(b) The doctrine of frustration is not applicable to the facts in the present case, for these reasons:
 (1) Frustration is no defense if it was reasonably foreseeable. The burden of proving that the risk of the frustrating event was not reasonably foreseeable rests with the party seeking to excuse performance of a contractual obligation.  It is settled that if parties have contracted with reference to contemplated risks, they may not invoke the doctrine of frustration to escape the obligations. (Lloyd v. Murphy, 25 Cal. 2d 48, 54 , 55  [153 P.2d 47]; Gillespie v. Ormsby, 126 Cal. App. 2d 513, 526  [272 P.2d 949] [hearing denied by the Supreme Court]; Glens Falls Indem. Co. v. Perscallo, 96 Cal. App. 2d 799, 802  [216 P.2d 567]; McCulloch v. Liguori, 88 Cal. App. 2d 366, 372  [199 P.2d 25] [hearing denied by the Supreme Court].)
 (2) The party who claims a frustration must show that he is harmed thereby. (Dorn v. Goetz, 85 Cal. App. 2d 407, 415  [193 P.2d 121].)
 On the question of assumption of risk and the foreseeableness of death, the following statement in Rishel v. Pacific Mutual Life Ins. Co. of California, supra, 78 F.2d 881, 883 [5, 6], is here applicable: "... contracts must be read in the light of the knowledge of all mankind, that death may come tomorrow." (Cf Coyne v. Pacific Mut. Life Ins. Co., supra, at 108 .)
 That death may at any unexpected time overcome a man of decedent's age, 84 years, is by common observation readily classified as "reasonably foreseeable." In the present case each party to the contract had clearly assumed the risk [53 Cal. 2d 292] of variation of the life span from that predicted by the mortality tables. Therefore, the doctrine of frustration is not applicable here. (Cf. Coyne v. Pacific Mut. Life Ins. Co., supra, at 109.)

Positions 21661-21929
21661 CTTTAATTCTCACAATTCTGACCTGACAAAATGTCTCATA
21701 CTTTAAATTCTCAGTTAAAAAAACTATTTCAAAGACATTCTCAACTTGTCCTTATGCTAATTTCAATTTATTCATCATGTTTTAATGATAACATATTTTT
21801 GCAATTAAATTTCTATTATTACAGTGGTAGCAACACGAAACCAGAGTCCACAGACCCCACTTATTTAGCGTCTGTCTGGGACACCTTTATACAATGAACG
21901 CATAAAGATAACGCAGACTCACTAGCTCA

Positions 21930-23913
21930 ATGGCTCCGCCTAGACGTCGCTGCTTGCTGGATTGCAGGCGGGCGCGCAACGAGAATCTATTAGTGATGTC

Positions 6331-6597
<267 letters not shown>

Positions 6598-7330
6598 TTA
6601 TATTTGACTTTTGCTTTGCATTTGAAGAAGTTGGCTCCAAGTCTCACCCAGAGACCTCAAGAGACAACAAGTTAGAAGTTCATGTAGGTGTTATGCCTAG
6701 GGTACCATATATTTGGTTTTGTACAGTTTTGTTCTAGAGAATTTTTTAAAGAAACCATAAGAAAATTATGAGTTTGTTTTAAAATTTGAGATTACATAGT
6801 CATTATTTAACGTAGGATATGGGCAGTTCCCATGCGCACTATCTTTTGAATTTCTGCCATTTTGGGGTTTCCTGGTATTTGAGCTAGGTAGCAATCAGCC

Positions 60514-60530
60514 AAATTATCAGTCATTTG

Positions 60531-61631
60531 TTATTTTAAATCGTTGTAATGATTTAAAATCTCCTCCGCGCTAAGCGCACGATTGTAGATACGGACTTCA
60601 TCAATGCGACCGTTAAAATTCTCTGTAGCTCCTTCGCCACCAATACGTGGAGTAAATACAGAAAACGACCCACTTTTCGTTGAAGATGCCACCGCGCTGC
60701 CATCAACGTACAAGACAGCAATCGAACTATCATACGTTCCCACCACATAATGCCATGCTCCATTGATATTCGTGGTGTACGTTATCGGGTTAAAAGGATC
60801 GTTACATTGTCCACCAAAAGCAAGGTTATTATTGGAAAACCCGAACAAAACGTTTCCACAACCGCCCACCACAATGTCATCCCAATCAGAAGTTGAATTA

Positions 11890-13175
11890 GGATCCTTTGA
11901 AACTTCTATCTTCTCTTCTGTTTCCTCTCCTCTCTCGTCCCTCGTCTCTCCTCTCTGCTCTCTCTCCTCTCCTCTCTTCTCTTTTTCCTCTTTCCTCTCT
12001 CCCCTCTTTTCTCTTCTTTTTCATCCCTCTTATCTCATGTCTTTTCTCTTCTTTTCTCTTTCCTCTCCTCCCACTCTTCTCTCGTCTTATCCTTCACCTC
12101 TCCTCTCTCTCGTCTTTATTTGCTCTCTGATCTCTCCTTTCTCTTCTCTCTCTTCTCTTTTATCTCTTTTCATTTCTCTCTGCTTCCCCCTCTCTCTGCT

The judgment is affirmed.
Gibson, C. J., Traynor, J., Schauer, J., Spence J., and White, J., concurred.
I dissent. The majority opinion permits the Home to retain money received by it for a prospective life membership in a situation where the prospective life member died before the commencement date of the relationship, that is, on the date of death the legal relationship between the contracting parties had not yet commenced. The reasoning employed by the majority in reaching such an unjust result is based on a major fallacy.
Decedent was not a life member of the Home on the date of his death. His only status on that date was that of a probationary guest, fully paid up until October 1, 1956. The contract entered into between decedent and the Home on September 26, 1956, provided that decedent would become a life member--an annuitant--on October 1, 1956. The annuity investment was not to commence until that date. The contract was therefore subject to an implied condition that decedent be able to become a life member on the date that his annuitant status was to begin. This condition failed. Death prevented effectuation of the contemplated relationship. Hence the Home is not entitled to retain the consideration received. The case is this simple.